The north of Queen’s Park formed part of the parish of Willesden and the southern section formed an exclave of the parish of Chelsea, both in the Ossulstone hundred of Middlesex. In 1889 the area of the Metropolitan Board of Works that included the southern section of Queen’s Park was transferred from Middlesex to the County of London, and in 1900 the anomaly of being administered from Chelsea was removed when the exclave was united with the parish of Paddington. In 1965 both parts of Queen’s Park became part of Greater London: the northern section - Queen’s Park ’proper’ formed part of Brent and the southern section - the Queen’s Park Estate - joined the City of Westminster.

Queen’s Park, like much of Kilburn, was developed by Solomon Barnett. The two-storey terraced houses east of the park, built between 1895 and 1900, typically have clean, classical lines. Those west of the park, built 1900–05, tend to be more Gothic in style. Barnett’s wife was from the West Country, and many of the roads he developed are named either for places she knew (e.g. Torbay, Tiverton, Honiton) or for popular poets of the time (e.g. Tennyson). The first occupants of the area in late Victorian times were typically lower middle class, such as clerks and teachers. Queen’s Park is both demographically and architecturally diverse. The streets around the park at the heart of Queen’s Park are a conservation area.

There is hardly any social housing in the streets around Queens Park itself, and the area was zoned as not suitable for social housing in the 1970s and 1980s as even then house prices were above average for the borough of Brent, which made them unaffordable for local Housing Associations. The main shopping streets of Salusbury Road and Chamberlayne Road have fewer convenience stores and more high-value shops and restaurants. Local schools – some of which struggled to attract the children of wealthier local families in the past – are now over-subscribed. House prices have risen accordingly.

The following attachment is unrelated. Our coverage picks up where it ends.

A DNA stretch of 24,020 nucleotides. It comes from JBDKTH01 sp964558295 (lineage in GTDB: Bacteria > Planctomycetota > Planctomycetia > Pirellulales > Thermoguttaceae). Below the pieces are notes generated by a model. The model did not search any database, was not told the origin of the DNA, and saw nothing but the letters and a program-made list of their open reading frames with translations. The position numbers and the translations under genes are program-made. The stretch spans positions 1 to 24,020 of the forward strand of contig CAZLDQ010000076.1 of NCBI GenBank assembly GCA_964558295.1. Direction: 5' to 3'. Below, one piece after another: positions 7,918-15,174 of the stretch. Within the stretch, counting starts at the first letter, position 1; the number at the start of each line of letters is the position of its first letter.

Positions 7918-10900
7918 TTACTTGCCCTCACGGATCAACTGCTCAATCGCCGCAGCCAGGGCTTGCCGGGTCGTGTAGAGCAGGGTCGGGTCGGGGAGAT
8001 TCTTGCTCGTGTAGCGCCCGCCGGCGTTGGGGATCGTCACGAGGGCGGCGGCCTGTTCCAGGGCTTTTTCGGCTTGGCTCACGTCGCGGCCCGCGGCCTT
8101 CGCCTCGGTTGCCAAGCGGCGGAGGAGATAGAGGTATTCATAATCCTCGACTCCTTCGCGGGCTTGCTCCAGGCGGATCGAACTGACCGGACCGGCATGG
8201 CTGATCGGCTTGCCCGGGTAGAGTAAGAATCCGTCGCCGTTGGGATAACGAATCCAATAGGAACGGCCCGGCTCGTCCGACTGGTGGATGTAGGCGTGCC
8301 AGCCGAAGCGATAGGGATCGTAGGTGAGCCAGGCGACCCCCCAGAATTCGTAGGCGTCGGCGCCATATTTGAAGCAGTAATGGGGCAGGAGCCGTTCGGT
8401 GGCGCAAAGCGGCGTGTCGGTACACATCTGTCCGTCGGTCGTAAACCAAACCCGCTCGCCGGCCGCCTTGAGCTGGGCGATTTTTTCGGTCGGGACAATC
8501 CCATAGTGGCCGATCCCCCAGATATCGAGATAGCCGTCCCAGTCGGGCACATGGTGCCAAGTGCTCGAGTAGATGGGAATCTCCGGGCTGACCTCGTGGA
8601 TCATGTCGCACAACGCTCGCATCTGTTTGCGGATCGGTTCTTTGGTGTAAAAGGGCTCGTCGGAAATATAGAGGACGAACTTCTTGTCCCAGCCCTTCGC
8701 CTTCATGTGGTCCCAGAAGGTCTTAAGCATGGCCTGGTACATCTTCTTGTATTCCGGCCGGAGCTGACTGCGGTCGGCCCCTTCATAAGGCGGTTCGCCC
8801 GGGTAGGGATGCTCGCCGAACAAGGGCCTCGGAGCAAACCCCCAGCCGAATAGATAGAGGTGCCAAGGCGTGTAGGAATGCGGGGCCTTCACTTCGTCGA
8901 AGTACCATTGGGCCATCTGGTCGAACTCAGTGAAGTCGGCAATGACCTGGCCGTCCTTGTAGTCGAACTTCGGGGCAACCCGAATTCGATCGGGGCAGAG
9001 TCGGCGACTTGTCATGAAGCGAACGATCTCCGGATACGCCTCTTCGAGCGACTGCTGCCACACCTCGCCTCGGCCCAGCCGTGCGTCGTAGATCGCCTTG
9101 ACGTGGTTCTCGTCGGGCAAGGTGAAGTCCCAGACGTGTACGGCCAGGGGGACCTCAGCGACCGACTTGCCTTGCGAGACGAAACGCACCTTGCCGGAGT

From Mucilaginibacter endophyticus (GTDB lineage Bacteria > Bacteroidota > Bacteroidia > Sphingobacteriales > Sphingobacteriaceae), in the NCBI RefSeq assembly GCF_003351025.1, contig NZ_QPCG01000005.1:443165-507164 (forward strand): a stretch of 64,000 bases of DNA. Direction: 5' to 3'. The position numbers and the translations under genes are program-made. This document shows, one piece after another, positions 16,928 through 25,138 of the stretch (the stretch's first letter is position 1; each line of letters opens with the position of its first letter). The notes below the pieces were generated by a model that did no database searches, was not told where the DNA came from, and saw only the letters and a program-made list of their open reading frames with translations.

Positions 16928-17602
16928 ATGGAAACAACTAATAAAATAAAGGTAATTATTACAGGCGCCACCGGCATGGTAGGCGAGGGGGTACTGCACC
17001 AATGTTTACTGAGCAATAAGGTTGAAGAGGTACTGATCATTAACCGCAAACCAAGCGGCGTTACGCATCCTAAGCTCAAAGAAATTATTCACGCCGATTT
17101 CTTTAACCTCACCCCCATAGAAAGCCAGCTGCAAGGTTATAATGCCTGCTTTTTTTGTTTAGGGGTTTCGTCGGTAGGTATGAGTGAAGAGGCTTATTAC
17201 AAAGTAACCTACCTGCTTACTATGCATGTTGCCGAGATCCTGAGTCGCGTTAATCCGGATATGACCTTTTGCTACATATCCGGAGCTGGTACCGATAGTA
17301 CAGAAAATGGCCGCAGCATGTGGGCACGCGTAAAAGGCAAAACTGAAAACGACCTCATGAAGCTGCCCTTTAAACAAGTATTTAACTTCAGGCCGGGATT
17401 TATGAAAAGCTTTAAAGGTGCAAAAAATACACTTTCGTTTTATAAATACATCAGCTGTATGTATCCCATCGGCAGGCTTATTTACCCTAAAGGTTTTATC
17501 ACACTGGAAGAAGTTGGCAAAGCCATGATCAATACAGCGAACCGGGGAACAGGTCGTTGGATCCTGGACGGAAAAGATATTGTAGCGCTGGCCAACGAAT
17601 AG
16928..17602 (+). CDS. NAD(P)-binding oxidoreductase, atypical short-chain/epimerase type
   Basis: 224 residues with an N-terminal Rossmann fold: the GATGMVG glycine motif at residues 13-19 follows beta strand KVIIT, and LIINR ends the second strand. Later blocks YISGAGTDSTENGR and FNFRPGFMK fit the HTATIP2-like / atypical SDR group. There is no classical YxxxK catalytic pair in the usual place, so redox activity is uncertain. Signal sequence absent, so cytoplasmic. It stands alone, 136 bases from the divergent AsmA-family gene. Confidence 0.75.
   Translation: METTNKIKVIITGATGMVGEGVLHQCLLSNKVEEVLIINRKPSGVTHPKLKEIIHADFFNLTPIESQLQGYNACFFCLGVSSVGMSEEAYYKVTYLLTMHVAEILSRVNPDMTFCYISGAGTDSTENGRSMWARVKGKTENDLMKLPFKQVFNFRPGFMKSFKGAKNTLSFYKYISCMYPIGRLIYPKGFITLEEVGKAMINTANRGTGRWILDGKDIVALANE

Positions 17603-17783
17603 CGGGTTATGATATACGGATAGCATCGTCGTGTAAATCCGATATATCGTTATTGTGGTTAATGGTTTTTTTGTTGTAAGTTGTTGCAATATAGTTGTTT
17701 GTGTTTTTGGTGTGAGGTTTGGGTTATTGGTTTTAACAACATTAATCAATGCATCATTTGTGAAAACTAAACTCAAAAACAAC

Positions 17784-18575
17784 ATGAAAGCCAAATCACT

Queen’s Park station was first opened by the London and North Western Railway on 2 June 1879 on the main line from London to Birmingham.

Services on the Bakerloo line were extended from Kilburn Park to Queen’s Park on 11 February 1915. On 10 May 1915 Bakerloo services began to operate north of Queen’s Park as far as Willesden Junction over the recently built Watford DC Line tracks shared with the LNWR.


LOCAL PHOTOS
The Bayswater Conduit in 1798.
TUM image id: 1490459429
Licence: CC BY 2.0
Bayswater Road
TUM image id: 1552860722
Licence: CC BY 2.0
Chilworth Street, W2
TUM image id: 1483806751
Licence: CC BY 2.0
Fountains Abbey (2020)
TUM image id: 1583775118
Licence: CC BY 2.0
Sutherland Avenue, W9
TUM image id: 1453139016
Licence: CC BY 2.0
Amberley Mews - "The Blue Lamp"
TUM image id: 1545401678
Licence: CC BY 2.0

In the neighbourhood...

Click an image below for a better view...
The 1807 Hyatt map
Credit: British Library
Licence: CC BY 2.0
To View or share the image, go to its dedicated web page

The Bayswater Conduit in 1798.
Licence: CC BY 2.0
To View or share the image, go to its dedicated web page

Chilworth Street, W2
Licence: CC BY 2.0
To View or share the image, go to its dedicated web page

Fountains Abbey (2020)
Licence: CC BY 2.0
To View or share the image, go to its dedicated web page

Paddington Fire Station (c.1900)
Credit: London Metropolitan Archives
Licence: CC BY 2.0
To View or share the image, go to its dedicated web page